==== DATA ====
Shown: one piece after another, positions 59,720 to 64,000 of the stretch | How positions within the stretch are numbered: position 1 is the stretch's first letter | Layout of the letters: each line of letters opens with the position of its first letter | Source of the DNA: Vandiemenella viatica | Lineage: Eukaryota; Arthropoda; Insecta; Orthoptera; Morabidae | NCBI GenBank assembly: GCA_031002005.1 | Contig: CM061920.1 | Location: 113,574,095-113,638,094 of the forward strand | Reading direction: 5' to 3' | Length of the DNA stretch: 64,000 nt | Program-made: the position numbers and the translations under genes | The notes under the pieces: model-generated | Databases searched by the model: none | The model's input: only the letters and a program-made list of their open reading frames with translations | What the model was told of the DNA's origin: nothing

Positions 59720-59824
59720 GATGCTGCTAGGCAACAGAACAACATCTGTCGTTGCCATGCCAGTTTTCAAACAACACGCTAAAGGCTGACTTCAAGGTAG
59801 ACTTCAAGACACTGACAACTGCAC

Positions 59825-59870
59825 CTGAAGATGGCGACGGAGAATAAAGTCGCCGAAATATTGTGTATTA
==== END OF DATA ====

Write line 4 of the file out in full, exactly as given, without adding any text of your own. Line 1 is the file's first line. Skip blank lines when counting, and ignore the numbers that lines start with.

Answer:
59801 ACTTCAAGACACTGACAACTGCAC